Professor's House

Don’t Talk to Me Like That – Correcting Bad Behavior

Have you ever watched an episode of such reality shows like Toddlers and Tiaras or Supper Nanny? If so, then you have probably sat back on your living room couch wondering how in the world the parents allow their children to talk to them in such disrespectful and disparaging ways.

Truth is that parents expect some disrespect from their children. We have all heard about those pesky teen years full of eye rolls, headshakes, and blasphemous accusations from our children about how unfair we are, and how awful we are at being parents. Yet, today it seems that children are becoming more brazen than ever, younger than ever. Chances are your 5-year-old shows you more disrespect at times than you did to your parents when you were 16! And sometimes, you are probably caught in the fragile of predicament of looking at your child and saying, ‘Don’t talk to me like that!’ Then after punishment and/or timeouts, you sit there thinking, Did she really just say that? Out loud? Are you kidding me, she’s only 6!

And then your thoughts resort to wondering what you have done wrong, and what you will be facing when your child gets older if he or she is already talking to you like a thug.

First of all, don’t despair. Children today are exposed to language that is much more undesirable from the television and radio than they ever were years ago. As kids, you were likely watching Leave it to Beaver, while your child might be watching shows like Spongebob or Fairly Oddparents. And according to Nickelodeon Network, the average age of the kids watching such feisty programs as I-Carly and Victorious is 8 years old. Many of these ‘children’s  shows are actually inappropriate and targeted to a teenage audience. Many of the themes seem to show such drastic independence of children from parentals, and even feature a great many skits of teens berating, making fun of, and being disrespectful towards adults in the shows such as teachers or other parents. Certainly, most of it is pretty benign.

However, enter your young child into the mix and they will begin parroting the things that they hear and say. And if your child has older brothers and sisters, chances are they will develop ugly ‘lip service’ much earlier in life.

So what should you do? Behavior experts agree that being firm and telling your child that they cannot talk to you in that manner is essential. The first time it happens, you should say sternly, ‘Don’t talk to me like that!’ And since your child is young, you should make them understand that talking badly to adults, even you is hurtful and rude. Try to show them that it made you feel unloved, and be extremely firm in the fact that your child WILL respect you. This way you set a precedence of firm boundaries very early in their life.

When it happens again, which it will there has to be a consequence. If your child is being demanding towards you, barking out orders, acting entitled, being rude and otherwise falling into the ‘little brat’ category you have to apply a consequence and an explanation of why the behavior is not going to work. The worst thing that you can do is give in, or otherwise make excuses for the behavior. Lots of parents will say things like, ‘she is just so tired because she missed her nap,’ or ‘she has eaten too much candy today,’ or even, ‘she has a lot going on in her life right now,’ as ways to excuse the linguistic outburst. Big mistake. Firstly, no other venue in your child’s life and no other adult besides you will make these excuses. And secondly, it removes your child of being capable of having self-control. Additionally, you should be very clear-cut with your child, especially while they are young about the behaviors that will and won’t be accepted. You can even make a chart to help them if necessary.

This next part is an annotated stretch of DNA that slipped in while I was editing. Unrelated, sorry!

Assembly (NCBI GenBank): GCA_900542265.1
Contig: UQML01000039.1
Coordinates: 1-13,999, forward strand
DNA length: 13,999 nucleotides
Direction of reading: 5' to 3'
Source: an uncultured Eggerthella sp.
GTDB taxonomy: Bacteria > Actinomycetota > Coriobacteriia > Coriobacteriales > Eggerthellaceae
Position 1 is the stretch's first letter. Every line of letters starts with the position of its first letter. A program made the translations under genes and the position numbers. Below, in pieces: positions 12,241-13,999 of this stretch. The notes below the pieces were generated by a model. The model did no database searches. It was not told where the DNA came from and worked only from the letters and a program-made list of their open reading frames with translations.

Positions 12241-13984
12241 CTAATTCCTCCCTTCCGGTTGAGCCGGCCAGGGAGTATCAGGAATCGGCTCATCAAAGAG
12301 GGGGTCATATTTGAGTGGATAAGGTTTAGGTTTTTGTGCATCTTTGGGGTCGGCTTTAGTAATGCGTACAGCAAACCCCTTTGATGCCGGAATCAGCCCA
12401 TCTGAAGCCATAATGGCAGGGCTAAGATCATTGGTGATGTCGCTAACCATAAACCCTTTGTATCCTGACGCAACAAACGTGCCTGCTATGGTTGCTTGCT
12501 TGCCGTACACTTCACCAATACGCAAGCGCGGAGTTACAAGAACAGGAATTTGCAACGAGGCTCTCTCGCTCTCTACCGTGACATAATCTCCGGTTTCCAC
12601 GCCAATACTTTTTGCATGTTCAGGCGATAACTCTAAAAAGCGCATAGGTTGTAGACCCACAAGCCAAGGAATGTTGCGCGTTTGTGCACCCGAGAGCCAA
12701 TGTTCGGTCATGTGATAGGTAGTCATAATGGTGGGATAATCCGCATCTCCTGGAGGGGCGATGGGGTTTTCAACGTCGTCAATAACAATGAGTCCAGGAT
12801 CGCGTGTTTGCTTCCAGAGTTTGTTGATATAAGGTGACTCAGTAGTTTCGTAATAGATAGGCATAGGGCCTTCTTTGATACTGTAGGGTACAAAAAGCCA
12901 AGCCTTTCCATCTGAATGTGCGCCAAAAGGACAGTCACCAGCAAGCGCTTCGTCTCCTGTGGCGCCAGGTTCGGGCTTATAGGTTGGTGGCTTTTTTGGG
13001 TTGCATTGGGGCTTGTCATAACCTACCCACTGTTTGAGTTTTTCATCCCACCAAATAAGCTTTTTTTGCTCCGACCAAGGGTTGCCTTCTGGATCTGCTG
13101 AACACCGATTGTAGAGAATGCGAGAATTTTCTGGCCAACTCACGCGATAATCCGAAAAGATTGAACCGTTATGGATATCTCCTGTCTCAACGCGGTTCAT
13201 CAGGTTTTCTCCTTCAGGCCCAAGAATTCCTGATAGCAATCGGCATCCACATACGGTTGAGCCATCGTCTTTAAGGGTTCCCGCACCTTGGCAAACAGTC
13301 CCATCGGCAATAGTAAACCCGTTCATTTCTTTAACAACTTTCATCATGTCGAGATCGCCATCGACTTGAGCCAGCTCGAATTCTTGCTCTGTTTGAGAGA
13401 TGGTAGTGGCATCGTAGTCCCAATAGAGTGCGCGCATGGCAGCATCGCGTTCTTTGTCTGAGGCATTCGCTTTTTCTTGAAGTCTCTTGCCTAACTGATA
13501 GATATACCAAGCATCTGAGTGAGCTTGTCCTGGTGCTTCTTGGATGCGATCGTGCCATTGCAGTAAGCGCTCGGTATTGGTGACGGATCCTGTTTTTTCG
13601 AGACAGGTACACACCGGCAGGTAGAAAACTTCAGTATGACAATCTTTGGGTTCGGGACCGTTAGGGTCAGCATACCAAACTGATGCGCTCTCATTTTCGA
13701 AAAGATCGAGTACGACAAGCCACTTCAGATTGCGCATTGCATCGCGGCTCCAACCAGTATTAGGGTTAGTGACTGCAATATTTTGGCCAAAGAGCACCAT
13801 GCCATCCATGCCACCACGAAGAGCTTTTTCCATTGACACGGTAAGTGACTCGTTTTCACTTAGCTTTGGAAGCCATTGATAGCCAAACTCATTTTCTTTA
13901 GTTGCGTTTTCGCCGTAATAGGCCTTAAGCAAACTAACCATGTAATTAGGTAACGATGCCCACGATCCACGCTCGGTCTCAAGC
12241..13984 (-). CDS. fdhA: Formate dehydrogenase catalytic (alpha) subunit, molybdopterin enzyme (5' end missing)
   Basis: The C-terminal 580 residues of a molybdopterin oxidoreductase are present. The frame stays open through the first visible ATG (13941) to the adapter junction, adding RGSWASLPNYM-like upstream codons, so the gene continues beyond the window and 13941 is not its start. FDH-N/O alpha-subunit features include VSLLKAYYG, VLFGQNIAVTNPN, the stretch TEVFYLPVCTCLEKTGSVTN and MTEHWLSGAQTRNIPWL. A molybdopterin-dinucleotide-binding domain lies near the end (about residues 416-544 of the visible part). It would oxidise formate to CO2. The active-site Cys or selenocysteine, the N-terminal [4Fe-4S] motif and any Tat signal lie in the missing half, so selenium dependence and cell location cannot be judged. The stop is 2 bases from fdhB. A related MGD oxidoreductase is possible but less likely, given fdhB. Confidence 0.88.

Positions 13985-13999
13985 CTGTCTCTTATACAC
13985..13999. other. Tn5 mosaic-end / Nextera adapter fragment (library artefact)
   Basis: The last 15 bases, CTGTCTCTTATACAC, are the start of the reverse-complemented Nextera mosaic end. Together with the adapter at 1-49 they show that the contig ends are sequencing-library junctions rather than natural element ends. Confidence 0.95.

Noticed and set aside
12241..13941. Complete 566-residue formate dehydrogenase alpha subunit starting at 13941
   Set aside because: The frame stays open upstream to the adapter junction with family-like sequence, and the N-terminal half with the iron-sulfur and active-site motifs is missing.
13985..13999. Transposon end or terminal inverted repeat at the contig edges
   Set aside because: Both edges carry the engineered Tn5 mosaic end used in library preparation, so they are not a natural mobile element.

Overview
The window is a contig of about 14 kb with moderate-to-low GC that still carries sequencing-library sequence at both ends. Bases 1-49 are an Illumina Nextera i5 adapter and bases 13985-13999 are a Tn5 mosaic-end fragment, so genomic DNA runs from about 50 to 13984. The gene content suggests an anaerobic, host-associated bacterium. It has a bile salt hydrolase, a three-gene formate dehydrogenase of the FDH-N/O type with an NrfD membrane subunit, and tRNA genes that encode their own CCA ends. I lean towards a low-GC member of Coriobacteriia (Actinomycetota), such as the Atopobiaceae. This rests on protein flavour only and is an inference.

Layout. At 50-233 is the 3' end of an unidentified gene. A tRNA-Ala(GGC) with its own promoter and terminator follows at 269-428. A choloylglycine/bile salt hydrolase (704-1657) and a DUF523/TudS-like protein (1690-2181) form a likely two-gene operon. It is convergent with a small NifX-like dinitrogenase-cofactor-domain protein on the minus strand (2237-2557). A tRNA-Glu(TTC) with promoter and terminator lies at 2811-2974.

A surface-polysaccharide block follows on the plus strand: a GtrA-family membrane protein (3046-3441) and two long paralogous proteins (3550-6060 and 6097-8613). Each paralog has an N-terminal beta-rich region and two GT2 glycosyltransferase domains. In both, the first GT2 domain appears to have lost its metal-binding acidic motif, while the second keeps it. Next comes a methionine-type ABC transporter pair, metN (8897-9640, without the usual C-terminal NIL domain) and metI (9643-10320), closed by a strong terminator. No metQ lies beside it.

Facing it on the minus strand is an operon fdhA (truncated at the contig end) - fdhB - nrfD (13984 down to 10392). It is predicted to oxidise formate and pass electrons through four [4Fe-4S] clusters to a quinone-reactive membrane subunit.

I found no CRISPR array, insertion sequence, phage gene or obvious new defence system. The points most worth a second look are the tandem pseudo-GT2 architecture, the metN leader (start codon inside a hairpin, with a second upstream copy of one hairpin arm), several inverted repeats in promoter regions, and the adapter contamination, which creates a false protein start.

Your best defense however is never allowing the behavior to work for your child. Children figure out at an early age that even negative attention, gained by doing something they know they aren’t supposed to do, is better than no attention at all. If you have noticed that your child has been especially mouthy and demanding lately try to take an earnest look at how they might be feeling left out of in need of attention. And then, make no efforts to coddle or give attention when they are acting in a way you don’t want, but rather when they act in the ways you do want. Its pretty simple psychology. It has to be more productive for your child to act as expected, and be respectful than it is when they act otherwise.

Often, the case with young children who seem mouthier than expected for their age, they are simply saying or repeating things, they have heard, without truly understanding what these things mean. Take the time to explain what the words mean, and tell them how words or behaviors make others feel. This way you can help your child to not just be aware, but conscious and compassionate of others along the way, developing empathy.

You have to realize of course, that parenting is a patchwork quilt of unexpected moments where you child will simply shock the heck out of you by doing and saying certain things. Setting limits when they are young, and definitely keeping a firm boundary between acceptable and unacceptable behavior are extremely important. Remember to be consistent with your punishment, to enforce the ideals of consequence and to never reward behavior that you don’t want to see again.

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